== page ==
The Government and many other bodies that exercise statutory or other public functions are constantly making decisions that affect the environment within which charities and businesses have to operate. From procurement decisions and technical regulatory changes to broader policy decisions such as whether parliamentary approval was required to proceed with Brexit, our fortunes are often pushed and pulled by the public sector.
However, while public bodies often have wide discretion under statutory or other powers, they must exercise their powers lawfully in accordance with well-established public law principles and compatibility with the European Convention on Human Rights.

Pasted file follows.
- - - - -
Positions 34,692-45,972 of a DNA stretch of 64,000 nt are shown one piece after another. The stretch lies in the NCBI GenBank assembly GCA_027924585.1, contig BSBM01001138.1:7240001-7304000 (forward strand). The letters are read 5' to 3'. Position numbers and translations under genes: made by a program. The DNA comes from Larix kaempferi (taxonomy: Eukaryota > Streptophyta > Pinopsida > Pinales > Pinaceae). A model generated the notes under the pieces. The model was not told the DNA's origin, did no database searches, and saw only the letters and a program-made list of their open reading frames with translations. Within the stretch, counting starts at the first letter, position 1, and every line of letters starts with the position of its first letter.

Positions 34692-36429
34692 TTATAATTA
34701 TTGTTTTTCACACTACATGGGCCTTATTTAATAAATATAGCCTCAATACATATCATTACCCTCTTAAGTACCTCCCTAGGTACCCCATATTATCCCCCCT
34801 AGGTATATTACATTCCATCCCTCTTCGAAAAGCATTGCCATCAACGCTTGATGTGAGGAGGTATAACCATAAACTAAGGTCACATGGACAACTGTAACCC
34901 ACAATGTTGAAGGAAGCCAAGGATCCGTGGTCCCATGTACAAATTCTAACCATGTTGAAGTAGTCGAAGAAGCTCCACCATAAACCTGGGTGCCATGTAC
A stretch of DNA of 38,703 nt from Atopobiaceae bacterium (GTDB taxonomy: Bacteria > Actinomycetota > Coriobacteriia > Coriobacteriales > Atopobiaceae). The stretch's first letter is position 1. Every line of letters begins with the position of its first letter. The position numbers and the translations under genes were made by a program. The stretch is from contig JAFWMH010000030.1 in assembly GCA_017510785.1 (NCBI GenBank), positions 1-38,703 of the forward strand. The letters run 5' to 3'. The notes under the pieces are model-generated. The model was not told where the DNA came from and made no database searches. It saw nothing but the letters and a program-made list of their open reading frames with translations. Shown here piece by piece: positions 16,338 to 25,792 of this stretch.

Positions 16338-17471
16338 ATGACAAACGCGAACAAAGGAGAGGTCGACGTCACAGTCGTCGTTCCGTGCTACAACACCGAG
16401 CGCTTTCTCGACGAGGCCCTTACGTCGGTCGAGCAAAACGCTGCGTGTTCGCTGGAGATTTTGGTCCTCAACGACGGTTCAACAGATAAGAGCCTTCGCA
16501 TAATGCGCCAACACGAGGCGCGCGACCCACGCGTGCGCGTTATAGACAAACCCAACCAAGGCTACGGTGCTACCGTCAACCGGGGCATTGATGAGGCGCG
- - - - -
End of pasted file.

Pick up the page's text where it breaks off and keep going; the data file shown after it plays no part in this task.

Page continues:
Legal remedies, both old and new, are available to charities, businesses and individuals who seek to challenge a public body’s decision.
Russell-Cooke has been helping clients adversely impacted by public authority decisions for many years. What we’ve learnt is that many more people would take action if they were only more aware of the ways in which they could act and how this could be funded.
Michael Stacey and Tom Pritchard from our litigation team are joined by Maeve Storey from the Crowd Justice to look at:
- the ways in which public authority decisions (including public procurement decisions) can be challenged
- the means by which individuals and charities can band together to take collective action
- the innovative new ways in which such action can be funded by a large group of participants
Maeve will provide valuable insight into how clients can begin working with legal crowdfunding platforms to realise their crowdfunding goals and to share a few inspirational success stories.